MovieChat Forums > Johnny Guitar (1954) Discussion > Hayden Was Not Happy with This Film

Hayden Was Not Happy with This Film

I just picked up the Criterion Edition of Kubrick's "The Killing," and there is a fantastic interview with Sterling Hayden from 1984. He talks quite a bit about this movie, as well as other topics (including The Killing, of course, as well as HUAC).

Hayden says that Crawford was extremely "difficult", and chides her for being so harsh on her son - whom she corrected/criticized for everything he did - when he visited the set. He pulls back a little because he says, "well, she's dead now" and didn't think it was respectful (funny, since being dead in Hollywood usually opens the floodgates for the dirt!). He does add that he disliked her so much that he couldn't even bring himself to peek when she changed her pants on set, an opportunity he didn't often like to miss, as he puts it. The crew felt the same way, evidently, because they too looked away lest they catch of glimpse of Crawford scantily clad (boy, she must've REALLY been tough to be around to have this effect on men!).

Other than Crawford, Hayden mentions that he was also having a difficult time with his first wife at home, couldn't play guitar, nor was he comfortable around horses.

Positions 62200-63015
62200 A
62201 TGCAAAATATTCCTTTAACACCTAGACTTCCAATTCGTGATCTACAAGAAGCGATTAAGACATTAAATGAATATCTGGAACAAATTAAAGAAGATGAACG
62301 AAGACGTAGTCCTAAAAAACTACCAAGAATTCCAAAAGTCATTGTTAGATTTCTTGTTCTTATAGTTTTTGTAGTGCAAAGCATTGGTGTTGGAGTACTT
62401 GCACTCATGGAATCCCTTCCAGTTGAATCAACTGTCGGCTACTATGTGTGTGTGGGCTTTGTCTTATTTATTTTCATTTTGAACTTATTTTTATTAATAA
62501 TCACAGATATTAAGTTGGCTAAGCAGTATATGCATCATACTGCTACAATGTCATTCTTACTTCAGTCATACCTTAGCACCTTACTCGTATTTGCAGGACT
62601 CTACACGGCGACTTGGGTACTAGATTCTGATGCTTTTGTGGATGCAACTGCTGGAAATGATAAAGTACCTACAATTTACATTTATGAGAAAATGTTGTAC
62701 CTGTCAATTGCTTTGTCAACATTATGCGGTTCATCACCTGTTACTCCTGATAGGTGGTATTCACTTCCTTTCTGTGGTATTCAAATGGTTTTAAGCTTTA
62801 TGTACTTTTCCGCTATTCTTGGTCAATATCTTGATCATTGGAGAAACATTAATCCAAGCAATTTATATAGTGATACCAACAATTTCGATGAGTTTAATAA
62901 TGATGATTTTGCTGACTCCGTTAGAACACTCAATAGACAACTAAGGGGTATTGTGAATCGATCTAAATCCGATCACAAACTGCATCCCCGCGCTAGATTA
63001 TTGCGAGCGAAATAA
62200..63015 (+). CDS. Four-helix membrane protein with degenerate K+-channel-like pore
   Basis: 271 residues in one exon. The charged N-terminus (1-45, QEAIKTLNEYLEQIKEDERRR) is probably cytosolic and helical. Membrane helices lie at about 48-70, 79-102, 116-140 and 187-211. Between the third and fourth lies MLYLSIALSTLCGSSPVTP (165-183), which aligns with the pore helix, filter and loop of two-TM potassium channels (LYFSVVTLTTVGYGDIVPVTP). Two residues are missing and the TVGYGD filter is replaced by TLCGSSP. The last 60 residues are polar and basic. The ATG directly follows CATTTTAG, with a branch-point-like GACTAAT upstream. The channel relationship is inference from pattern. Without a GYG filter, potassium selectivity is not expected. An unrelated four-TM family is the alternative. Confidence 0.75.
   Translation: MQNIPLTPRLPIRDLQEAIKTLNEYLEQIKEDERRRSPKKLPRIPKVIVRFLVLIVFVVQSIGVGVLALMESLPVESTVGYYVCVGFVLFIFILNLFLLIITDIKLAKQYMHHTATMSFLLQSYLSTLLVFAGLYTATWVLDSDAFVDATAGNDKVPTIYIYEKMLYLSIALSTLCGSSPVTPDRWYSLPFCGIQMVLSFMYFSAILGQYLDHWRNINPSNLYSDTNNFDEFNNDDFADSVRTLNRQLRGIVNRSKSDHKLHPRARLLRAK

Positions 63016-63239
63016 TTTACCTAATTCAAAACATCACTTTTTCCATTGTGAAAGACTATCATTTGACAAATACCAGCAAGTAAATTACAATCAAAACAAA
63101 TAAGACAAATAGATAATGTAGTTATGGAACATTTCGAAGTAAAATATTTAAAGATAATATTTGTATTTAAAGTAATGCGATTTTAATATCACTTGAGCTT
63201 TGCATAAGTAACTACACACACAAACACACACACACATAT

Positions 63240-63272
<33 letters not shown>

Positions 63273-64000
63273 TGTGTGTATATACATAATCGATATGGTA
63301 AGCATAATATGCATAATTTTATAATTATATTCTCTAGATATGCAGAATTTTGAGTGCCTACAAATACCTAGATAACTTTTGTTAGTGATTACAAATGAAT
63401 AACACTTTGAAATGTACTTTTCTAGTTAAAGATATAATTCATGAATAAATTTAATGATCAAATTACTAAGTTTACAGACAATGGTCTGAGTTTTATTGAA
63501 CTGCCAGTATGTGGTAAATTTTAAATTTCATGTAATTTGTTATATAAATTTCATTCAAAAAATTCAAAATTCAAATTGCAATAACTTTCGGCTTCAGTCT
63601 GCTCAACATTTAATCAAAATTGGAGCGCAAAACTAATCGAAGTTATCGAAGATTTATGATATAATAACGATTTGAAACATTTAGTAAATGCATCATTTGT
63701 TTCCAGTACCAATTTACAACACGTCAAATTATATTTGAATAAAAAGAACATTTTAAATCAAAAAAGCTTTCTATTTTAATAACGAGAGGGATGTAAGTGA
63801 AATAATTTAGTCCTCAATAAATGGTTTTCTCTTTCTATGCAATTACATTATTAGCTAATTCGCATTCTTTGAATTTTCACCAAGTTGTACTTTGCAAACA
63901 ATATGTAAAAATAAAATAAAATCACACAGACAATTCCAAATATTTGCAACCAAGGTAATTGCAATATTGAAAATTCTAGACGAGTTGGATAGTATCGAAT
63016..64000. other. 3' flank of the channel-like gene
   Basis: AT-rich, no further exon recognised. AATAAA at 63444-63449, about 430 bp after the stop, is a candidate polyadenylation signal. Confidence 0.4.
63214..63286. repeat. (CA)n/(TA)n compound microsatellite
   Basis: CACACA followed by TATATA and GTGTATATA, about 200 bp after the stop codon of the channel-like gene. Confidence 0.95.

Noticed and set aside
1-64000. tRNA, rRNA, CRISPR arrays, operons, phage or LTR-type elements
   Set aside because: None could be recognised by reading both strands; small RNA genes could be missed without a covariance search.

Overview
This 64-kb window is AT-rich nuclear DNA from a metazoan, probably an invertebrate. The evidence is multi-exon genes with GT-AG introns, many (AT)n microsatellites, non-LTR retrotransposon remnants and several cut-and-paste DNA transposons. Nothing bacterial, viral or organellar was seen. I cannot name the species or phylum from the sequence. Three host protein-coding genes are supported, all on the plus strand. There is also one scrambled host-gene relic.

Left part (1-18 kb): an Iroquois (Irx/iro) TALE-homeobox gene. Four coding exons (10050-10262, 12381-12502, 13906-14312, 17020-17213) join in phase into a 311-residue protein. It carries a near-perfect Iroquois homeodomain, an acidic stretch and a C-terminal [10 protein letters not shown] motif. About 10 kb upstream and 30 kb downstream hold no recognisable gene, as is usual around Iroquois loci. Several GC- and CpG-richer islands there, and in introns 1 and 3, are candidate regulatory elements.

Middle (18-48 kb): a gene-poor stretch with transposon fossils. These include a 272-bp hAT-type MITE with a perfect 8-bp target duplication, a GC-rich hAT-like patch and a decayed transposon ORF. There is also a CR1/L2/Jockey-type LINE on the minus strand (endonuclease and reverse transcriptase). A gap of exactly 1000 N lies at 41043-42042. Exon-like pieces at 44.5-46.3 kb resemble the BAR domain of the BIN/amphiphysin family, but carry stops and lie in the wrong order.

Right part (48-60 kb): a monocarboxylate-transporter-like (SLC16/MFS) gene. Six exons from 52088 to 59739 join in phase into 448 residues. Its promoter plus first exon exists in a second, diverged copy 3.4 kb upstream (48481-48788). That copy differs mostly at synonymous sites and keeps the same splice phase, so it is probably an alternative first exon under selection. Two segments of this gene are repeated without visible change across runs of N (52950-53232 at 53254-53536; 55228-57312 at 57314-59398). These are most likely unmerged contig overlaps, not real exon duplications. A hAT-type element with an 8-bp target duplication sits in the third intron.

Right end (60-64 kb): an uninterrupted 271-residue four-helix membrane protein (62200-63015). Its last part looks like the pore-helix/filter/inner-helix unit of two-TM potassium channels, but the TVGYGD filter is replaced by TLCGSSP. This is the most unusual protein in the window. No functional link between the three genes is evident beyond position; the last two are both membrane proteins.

Sterling was quoted by the press for making this comment. I'm not sure this is his precise words but it is close-

"There isn't enough money in the world for me to do another film with Joan Crawford. And I like money."


He might not had been shooting the film but he might had been happy with the result.

Its that man again!!


i thought he was miscast mainly as a 'singing cowboy"...he just wasn't the type. They should have cast Roy rogers or even Gene Autry in the would have been more believable. This was the beginning of 'hard bad tough women parts for Joan, which did not make her attractive. I preferred the sublime Crawford of the 30's and early 40's.


I think the performances and casting of Sterling Hayden and Scott Brady are just fine.